This house was torn down in defiance of a stop order by the State. This began the initiative to create our current demolition delay bylaw that says our Historical Commission can legally block demolition of historic buildings for 9 months while they work with the owner to negotiate some form of adaptive reuse instead of tearing it down.

Now let’s look across the street to Charles River Bank. Here first was Thompson Tavern built in 1674, but it was also the site of the Seth Hastings home. It was also the location of the Comstock boot business. The W.H. Comstock House eventually was constructed and remained there until 2008, when it was bought for $1 by Mr. & Mrs. Paul Zonghi and moved up North Avenue just opposite the new Taft Library. This came about after pressure to not destroy the building through legal action was applied by still-serving members of the Historical Society. We may not have kept the house at the original location, but we at least saved the building.

(Go left onto Hastings Street and stop at the next house on the right)

On the right was the home of a Revolutionary War widow, Mrs. Sarah Prince. In 1832, Dr. John Metcalf bought the house and lived here for the rest of his life until his death in 1892. He was not only a prominent physician, but also town clerk, town treasurer, state senator, and town historian. He was the author of a book called, The Annals of Mendon.

On the left, the house nearest Founders Park was the site of a brick building built in 1815 by Seth Hastings as Mendon’s first bakery. Many stagecoach travelers stopped here for refreshments on their journey from Boston to New York on the Hartford Turnpike.

In the house next to it, Anna Hastings lived after the death of her husband, Charles C.P. Hastings, in 1848. She lived here until the 1870’s. It was designed by Dr. Metcalf, who lived across the street.

To the right of Anna’s house, at the corner of Elm Street, is a house built by Holland Albee as a boarding house for the workers at his bakery. He bought the fourth meetinghouse from the town in 1843, dismantled it, and hauled the wood to this site. So this house at 8 Hastings Street is partially made from the wood of the old 1700’s building that played a part in the American Revolution.

(Move up to AS Jones on the right)

The large house across the street next to the greenhouse is now a private residence but was at one time where the Parkinson family lived and operated the Greenhouse. It was built in the 1820’s by Mr. Ebenezer Hayward, cashier of the Mendon Bank. We’ll come to an interesting story about the bank in just a minute.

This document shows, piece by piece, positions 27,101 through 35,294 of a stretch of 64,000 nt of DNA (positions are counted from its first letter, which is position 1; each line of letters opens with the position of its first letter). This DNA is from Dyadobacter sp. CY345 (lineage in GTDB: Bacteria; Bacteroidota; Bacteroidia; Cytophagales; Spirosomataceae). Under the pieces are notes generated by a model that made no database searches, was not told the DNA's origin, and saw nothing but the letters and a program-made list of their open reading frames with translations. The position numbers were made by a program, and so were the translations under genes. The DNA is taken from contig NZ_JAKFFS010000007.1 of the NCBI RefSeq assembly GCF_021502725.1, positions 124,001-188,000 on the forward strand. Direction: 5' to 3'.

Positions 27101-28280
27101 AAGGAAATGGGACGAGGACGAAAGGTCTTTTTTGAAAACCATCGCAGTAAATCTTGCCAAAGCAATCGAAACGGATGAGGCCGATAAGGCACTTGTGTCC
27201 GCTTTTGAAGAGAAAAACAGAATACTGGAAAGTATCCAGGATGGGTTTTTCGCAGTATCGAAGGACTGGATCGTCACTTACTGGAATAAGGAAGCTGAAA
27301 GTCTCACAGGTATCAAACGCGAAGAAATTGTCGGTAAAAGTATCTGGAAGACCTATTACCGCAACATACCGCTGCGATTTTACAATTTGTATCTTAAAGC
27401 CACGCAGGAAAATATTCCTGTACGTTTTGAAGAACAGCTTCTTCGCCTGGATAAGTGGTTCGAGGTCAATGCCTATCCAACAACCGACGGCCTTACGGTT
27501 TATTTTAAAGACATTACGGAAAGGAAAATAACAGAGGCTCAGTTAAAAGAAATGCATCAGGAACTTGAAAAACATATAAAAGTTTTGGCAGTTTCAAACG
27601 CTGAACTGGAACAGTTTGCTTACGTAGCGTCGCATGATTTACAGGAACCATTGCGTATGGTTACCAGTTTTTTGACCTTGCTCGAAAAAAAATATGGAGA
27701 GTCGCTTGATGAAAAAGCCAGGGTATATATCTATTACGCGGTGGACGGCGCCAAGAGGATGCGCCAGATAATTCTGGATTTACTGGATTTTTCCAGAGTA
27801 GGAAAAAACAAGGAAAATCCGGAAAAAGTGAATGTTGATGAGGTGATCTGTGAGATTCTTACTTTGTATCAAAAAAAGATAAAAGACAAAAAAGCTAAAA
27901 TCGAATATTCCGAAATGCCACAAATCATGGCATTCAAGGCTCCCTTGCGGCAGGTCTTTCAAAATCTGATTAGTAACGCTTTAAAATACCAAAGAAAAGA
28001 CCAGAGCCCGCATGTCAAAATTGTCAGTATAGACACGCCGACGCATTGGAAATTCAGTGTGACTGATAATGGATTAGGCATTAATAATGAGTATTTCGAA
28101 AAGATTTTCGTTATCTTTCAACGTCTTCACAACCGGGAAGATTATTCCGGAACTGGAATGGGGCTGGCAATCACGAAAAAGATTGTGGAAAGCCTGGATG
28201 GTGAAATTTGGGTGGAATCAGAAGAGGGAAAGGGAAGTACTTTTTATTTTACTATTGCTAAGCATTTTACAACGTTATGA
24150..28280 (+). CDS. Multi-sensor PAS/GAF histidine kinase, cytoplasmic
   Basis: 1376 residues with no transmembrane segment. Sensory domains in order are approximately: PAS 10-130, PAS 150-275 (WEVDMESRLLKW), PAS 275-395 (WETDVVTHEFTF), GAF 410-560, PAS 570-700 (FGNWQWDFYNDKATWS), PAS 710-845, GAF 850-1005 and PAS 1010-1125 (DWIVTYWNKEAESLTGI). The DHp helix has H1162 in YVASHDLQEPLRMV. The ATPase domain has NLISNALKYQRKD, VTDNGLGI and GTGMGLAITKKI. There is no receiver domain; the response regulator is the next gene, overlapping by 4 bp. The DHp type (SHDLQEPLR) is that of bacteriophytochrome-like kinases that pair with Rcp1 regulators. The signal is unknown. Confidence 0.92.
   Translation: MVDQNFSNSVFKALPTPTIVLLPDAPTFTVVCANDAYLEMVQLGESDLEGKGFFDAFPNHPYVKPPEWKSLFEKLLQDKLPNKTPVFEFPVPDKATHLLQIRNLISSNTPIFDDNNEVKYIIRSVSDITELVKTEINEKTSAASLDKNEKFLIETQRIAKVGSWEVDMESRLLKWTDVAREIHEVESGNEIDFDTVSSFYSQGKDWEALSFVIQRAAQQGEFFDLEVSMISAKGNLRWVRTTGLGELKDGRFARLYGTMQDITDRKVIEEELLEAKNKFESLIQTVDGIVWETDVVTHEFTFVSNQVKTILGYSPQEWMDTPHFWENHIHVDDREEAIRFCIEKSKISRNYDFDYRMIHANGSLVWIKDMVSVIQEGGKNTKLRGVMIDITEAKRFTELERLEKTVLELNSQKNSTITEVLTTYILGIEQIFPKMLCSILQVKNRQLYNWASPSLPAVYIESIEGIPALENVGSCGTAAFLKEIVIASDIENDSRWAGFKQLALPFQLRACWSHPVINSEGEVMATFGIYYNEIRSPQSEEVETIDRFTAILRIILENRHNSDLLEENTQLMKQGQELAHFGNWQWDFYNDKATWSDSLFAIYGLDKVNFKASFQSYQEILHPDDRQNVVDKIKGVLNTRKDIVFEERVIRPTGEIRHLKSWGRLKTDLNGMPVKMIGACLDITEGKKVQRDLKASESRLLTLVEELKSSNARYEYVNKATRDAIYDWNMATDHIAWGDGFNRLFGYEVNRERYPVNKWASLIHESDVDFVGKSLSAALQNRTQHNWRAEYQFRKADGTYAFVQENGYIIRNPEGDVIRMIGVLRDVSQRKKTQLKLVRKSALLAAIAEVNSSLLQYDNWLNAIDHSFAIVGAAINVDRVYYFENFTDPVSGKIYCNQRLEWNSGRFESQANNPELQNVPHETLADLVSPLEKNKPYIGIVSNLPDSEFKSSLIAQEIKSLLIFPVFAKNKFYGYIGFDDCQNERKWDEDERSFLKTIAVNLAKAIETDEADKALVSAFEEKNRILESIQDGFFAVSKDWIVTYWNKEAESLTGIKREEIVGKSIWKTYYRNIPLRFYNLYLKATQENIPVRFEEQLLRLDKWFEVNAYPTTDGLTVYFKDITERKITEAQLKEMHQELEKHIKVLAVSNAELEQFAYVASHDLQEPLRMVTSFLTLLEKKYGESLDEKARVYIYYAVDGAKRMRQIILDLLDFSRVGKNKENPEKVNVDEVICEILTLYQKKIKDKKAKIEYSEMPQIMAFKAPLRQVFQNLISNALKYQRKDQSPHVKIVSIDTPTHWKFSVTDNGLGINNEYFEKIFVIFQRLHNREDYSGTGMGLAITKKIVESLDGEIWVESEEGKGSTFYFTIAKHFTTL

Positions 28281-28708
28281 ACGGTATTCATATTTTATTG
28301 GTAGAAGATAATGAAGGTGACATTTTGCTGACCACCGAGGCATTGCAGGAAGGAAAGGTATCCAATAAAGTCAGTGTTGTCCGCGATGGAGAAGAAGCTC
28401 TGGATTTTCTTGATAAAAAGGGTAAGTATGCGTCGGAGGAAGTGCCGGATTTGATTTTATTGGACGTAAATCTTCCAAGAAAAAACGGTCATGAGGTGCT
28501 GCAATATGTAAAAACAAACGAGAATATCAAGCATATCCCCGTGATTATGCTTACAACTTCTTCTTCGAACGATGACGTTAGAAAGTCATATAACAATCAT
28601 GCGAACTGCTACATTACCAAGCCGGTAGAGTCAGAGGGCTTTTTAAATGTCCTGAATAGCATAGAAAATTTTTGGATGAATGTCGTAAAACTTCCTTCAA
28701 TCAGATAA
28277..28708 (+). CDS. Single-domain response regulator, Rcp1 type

Across the street, on the left, the large white building was built by Seth Hastings in 1821 as a private residence, but we don’t believe he ever lived here. It is actually made of brick, under the white vinyl siding. In 1827, a bakery was added to it and used until about 1860, when David Adams bought it. He converted it to an inn for summer residents who wanted to vacation at nearby Lake Nipmuc. We won’t have time to discuss it today, but Mendon used to be quite the tourist destination and people came from all over to vacation here. David Adams and his family operated the inn until 1885. It has been known as the Hastings House, the David Adams House, and the Mendon Inn.

(Move up to the Willow Brook Restaurant)

On the left is Mendon’s Willow Brook Restaurant where I’m sure most of you have probably eaten at one time or another. It is the site of a business started in 1920 by Freeman C. Lowell as a milk delivery service. He called it Willow Brook Dairy and later Lowell’s Dairy. A fire destroyed the building on July 13, 2004.

On the right, is a home built by William Metcalf in the 1840’s. He was a builder and the brother of Dr. John Metcalf, his neighbor. Formerly the home of many Mendon historians, including Herman and Bernita Devries, it is currently the new home of the Mendon Historical Society and its museum.

(Move up to the corner of Hastings and Emerson)

The large white house on the left was built in 1820 by Seth Hastings’s daughter and her husband, Attorney Caleb Hayward. He practiced law with his brother-in-law William Soden Hastings. His brother, Ebenezer lived with him for a while during the time the Mendon Bank was being constructed and during construction the China closet in the parlor served as a temporary place to store the bank’s money.

The farmhouse on the right was built about 1834 by Aaron Cook. He was a farmer, selectman, tax collector, and road commissioner. Horace Adams lived here in the 1870’s. In 1895, he invited some prominent citizens to his parlor for the creation of the Mendon Historical Society.